EARN Newsletter: July 2021
ADA Month – Celebrating 31 Years
EARN in Action
Marking 31 Years of the ADA
This month marks the 31st anniversary of the Americans with Disabilities Act (ADA), which was signed into law on July 26, 1990. This landmark civil rights legislation has opened doors of opportunity for people with disabilities across all sectors of American society, including in the workplace. EARN is pleased to assist in advancing the ADA by helping employers create and grow workplaces that are inclusive of the skills and talents of people with disabilities.
Supporting Disabled Veterans
Lou Orslene, Director of the Employer and Workplace Policy team at the U.S. Department of Labor’s Office of Disability Employment Policy, recently participated in a podcast produced by the Dixon Center for Military and Veterans Services. During the podcast, part of the Center’s “Service Before Self” series, Orslene and Retired Army Colonel and Dixon Center Vice President of Programs and Services Sam Whitehurst discussed challenges faced by disabled veterans and resources—including EARN—that can help employers benefit from their skills and talents.
Digital Accessibility Webinar
On June 22, EARN hosted a webinar exploring lessons learned from the pandemic about the impact of technological inequities on diverse communities, including people with disabilities. Panelists included representatives from the U.S. Department of Labor’s Office of Federal Contract Compliance Programs (OFCCP) and the Partnership on Employment & Accessible Technology (PEAT). This webinar, one in a three-part series honoring the Americans with Disabilities Act’s 31st anniversary, is now archived, along with an accompanying handout, to view at any time.
Last month, Bobby Silverstein, Principal at Powers Pyles Sutter and Verville, PC, and Matthew Saleh, a Research Associate at Cornell University’s Yang-Tan Institute on Employment and Disability, represented EARN at the Equal Employment Opportunity Commission’s 24th annual EXCEL (Examining Conflict in Employment Law) conference. The presentation focused on findings from EARN’s literature review of best practices for recruiting, hiring and equitably retaining workers with disabilities during the pandemic.
Disability Employment in the News
Supporting Workers with Long COVID
Although most people who contract COVID-19 recover in four to six weeks, data indicate that between 10 and 30% experience lingering symptoms—a condition sometimes called “Long COVID” or “COVID-19 syndrome.” Like others with chronic health conditions, these individuals may be entitled to temporary or longer-term work accommodations to help them stay at or return to work once ready. To help workers and employers learn more, the U.S. Department of Labor’s Office of Disability Employment Policy developed a webpage that centralizes related information and resources.
The Opportunity to Thrive—with Pride
Andy Arias, a Policy Advisor in the U.S. Department of Labor’s Office of Disability Employment Policy, drafted a blog post in honor of Pride Month in June. In the blog post, Arias discussed how his early experiences led to his career helping people with disabilities, including LGBTQI+ individuals, pursue employment and economic independence. “I feel my life experiences bring a special sense of understanding to my work,” Arias said. “I take pride in helping others with disabilities, whatever their identities, avoid the systemic poverty and isolation I experienced.”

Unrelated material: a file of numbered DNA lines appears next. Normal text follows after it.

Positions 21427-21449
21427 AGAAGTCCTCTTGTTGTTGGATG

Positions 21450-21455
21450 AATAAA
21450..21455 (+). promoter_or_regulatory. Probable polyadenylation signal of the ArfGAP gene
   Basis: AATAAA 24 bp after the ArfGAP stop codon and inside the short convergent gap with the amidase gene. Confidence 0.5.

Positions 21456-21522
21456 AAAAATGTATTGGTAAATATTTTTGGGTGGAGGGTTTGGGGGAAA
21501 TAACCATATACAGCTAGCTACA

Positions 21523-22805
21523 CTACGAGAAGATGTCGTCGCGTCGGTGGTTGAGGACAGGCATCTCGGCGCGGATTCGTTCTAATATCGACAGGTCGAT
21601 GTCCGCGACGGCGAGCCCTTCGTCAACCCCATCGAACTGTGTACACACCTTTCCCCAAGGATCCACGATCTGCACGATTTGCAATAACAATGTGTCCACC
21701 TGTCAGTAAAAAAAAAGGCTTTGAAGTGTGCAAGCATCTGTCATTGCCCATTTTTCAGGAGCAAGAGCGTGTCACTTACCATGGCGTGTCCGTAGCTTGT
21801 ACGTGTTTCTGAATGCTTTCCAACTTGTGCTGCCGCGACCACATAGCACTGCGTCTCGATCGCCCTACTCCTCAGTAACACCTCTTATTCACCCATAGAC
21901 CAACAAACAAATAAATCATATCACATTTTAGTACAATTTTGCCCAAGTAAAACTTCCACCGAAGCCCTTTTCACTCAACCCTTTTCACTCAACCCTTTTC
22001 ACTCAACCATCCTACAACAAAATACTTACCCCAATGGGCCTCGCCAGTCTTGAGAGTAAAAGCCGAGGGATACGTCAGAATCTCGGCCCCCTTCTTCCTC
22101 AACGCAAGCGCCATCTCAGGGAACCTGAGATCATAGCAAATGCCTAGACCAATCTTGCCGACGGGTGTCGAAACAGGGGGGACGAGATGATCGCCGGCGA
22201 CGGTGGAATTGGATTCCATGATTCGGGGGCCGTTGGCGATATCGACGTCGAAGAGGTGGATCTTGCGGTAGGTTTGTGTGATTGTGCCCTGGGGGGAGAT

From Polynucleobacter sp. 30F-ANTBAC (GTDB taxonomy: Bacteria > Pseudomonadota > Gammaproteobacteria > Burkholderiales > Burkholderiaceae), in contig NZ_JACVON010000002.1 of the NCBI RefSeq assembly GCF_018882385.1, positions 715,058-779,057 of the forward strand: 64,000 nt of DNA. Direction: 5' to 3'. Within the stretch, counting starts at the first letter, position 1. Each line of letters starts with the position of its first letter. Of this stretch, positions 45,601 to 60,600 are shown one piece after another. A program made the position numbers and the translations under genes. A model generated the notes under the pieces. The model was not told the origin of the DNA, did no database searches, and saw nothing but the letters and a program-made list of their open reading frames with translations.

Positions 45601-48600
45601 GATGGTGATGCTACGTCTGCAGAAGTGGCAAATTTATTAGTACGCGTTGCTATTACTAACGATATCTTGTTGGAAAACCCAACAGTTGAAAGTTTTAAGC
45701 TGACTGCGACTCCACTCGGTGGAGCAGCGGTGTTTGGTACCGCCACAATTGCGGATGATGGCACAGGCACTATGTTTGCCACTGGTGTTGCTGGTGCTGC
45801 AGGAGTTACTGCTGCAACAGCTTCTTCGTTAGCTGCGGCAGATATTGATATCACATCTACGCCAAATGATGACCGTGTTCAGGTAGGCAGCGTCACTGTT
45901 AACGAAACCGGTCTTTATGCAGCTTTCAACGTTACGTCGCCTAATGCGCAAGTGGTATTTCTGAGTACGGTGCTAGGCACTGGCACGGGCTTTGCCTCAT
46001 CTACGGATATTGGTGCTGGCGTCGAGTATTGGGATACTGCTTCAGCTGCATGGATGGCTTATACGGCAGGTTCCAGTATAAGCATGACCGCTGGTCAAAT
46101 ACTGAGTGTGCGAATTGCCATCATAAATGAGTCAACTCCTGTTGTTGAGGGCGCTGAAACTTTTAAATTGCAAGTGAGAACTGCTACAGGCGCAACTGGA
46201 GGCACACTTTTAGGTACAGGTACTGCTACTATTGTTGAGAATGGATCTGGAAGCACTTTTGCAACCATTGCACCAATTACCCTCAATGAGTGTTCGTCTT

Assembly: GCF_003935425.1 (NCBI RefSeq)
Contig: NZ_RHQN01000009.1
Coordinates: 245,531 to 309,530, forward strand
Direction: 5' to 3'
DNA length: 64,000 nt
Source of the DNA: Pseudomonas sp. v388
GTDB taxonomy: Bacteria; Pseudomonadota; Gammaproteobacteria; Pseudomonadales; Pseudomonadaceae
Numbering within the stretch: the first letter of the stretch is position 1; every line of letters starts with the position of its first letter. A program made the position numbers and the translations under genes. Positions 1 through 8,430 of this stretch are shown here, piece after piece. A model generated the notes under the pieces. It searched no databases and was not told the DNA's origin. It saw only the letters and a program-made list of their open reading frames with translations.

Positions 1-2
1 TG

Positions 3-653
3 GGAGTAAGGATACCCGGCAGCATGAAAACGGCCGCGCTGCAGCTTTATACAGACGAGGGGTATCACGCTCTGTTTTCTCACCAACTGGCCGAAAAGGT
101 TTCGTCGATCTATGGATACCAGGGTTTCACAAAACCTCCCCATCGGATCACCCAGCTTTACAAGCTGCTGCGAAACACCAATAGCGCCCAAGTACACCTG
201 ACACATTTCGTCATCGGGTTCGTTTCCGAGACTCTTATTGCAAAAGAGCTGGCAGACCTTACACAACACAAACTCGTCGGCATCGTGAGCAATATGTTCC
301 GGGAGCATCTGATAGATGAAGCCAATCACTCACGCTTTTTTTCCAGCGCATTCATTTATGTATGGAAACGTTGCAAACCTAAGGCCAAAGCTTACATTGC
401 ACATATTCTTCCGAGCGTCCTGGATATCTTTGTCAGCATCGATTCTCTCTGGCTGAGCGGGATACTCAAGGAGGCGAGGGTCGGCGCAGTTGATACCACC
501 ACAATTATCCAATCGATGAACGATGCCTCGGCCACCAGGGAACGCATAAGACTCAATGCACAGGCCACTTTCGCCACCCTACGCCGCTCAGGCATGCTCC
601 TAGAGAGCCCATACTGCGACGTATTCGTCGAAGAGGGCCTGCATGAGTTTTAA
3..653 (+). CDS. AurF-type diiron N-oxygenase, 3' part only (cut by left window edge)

Invisible Disabilities Podcast
A recent podcast produced by the Partnership on Inclusive Apprenticeship (PIA) in collaboration with Workology addressed the topic of invisible disabilities in the workplace. During the podcast, PIA Director of Communications Devin Boyle and Workology Founder Jessica Merrill-Miller discussed misconceptions around mental health conditions. They also discussed the benefits of hiring and supporting employees, including apprentices, with these and other non-evident disabilities. PIA is funded by the U.S. Department of Labor’s Office of Disability Employment Policy.
Driving Change through Customized Employment
In a recent blog post, Rose Warner, a Senior Policy Advisor in the U.S. Department of Labor’s Office of Disability Employment Policy, explored how the strategy of customized employment helps advance her agency’s mission and the spirit of the Supreme Court’s ruling in Olmstead v. L.C. Decided in 1999, this landmark case affirmed the rights of people with disabilities to live and receive services in the most integrated settings possible. The blog post is part of a series sharing best practices in honor of ODEP’s 20th anniversary.
The Alchemist brewery is a small business in Stowe, Vermont. Earlier this year, it received the Vermont Governor’s Committee on Employment of People with Disabilities’ “Spirit of the Americans with Disabilities Act” award for its disability inclusion efforts, including outreach, training and accommodations. According to Jen Kimmich, one of the brewery’s owners, taking such steps “has been one of the best business decisions we have ever made. Our workplace morale is better, our productivity is up and it just gives us a reason to keep building an inclusive workplace every single day.”